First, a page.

When she finally leaves, she seems to have decided to move on positively with her life rather than to commit suicide. Before Torvald confronted her with the letter, she was thinking seriously commit suicide, determined that Torvald should not have to sacrifice his life for hers. She considered this an appropriate choice insofar as she thought that he would willingly give his life for hers when necessary. In this way, they would have had an equal relationship. But she became extremely disappointed to discover that he clearly had no intention of sacrificing himself for her. Instead of refusing to abide by Krogstad’s demands and taking up the issue for himself, Torvald accused Nora of ruining his life. He even told her that this would conclude their marriage: she would no longer be allowed to see her children or maintain their marriage except in public appearances. He said he would never sacrifice his honor for a loved one. His emotional tirade was shameful. His reversal of all this, once Krogstad’s threat had lifted, was equally selfish. This is not a man worth dying for.
Nora realizes that, before she can be a wife, she must first discover herself in the world. She leaves as an awakened soul, determined to become a full person rather than the doll of the male figures in her life. Thus, it is important to note that Nora’s motives are not simply idealistic. She does not know yet whether she should adhere to religion or morality or virtue, but she knows that she must escape the oppressive situation in order to figure out what to do next.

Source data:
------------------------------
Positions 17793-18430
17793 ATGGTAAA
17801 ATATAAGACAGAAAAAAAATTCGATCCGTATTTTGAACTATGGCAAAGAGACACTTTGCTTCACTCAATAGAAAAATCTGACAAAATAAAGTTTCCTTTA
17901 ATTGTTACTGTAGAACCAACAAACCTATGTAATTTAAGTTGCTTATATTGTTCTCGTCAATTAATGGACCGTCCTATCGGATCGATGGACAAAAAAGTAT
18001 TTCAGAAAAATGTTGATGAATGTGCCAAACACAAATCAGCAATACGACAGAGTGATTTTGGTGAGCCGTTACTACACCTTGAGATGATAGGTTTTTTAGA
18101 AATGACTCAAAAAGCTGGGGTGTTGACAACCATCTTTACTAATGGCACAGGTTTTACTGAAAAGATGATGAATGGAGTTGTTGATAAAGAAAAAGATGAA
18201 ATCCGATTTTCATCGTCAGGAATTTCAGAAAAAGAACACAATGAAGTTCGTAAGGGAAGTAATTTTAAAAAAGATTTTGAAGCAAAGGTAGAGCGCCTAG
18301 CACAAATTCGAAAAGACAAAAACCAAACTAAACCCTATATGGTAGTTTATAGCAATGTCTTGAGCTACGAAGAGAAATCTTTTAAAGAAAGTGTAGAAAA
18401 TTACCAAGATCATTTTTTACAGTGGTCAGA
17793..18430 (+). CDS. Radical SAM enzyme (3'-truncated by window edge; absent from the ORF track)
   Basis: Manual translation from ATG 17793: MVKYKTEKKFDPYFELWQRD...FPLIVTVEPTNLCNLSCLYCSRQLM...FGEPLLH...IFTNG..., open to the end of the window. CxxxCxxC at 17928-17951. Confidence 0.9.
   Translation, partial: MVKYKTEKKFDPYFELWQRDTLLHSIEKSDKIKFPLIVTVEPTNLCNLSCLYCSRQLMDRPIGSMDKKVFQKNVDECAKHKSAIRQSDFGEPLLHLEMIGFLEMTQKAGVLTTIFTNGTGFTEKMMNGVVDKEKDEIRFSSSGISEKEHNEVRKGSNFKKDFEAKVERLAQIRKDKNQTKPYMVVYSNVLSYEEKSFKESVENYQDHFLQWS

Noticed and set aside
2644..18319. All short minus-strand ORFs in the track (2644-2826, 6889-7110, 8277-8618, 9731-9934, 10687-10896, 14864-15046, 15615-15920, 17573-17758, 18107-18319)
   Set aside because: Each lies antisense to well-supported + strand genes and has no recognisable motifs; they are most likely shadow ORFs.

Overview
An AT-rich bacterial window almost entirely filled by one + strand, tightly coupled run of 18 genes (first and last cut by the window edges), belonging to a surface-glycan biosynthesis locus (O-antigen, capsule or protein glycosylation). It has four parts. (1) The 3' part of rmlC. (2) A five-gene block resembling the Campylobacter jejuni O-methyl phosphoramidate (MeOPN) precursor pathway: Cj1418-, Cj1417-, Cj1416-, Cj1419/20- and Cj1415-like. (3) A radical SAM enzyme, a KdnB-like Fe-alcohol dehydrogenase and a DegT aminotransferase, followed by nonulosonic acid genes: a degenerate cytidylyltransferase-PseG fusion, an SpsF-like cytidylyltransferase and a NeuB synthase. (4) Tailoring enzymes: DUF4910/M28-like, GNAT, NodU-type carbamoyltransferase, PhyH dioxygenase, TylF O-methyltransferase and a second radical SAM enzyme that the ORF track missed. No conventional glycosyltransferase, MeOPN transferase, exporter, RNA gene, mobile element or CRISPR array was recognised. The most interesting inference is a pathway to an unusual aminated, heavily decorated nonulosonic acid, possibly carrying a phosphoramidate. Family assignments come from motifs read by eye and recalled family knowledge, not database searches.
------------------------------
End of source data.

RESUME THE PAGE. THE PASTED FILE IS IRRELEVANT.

The change in Helmer’s expressed character probably does not dupe either Nora or the audience. He begins the act rather unsympathetically. His objectification of Nora extends so far as practically demanding to have sexual intercourse with her against her will. He belittles and berates her. He acts selfishly throughout. Yet, when left alone at the end with his children, plaintively begging that the gulf between him and his wife might be bridged, we recognize that he truly feels devastated. He believed the myth of their marriage with his whole heart. He, too, has been limited by the gender roles of husband and wife that his society tends to expect. This makes him hugely sympathetic despite his many serious failings and even despite his cruelty.
Ibsen manipulates the audience with several intimations of a happy ending: when Krogstad and Mrs. Linde’s love is revealed, when Krogstad promises that he will take back his letter, when he returns Helmer’s IOU, and when Nora and Torvald discuss the possibility of a “miracle of miracles.” But the outside door slams as the curtain comes down. It is not a happy ending but a sad one, particularly for Torvald. There is only a remote possibility of the redemption of the Helmers’ marriage. As for Nora, it is an open ending. It is an opening out of possibilities for Nora, a new journey which, as much as possible, she will take alone.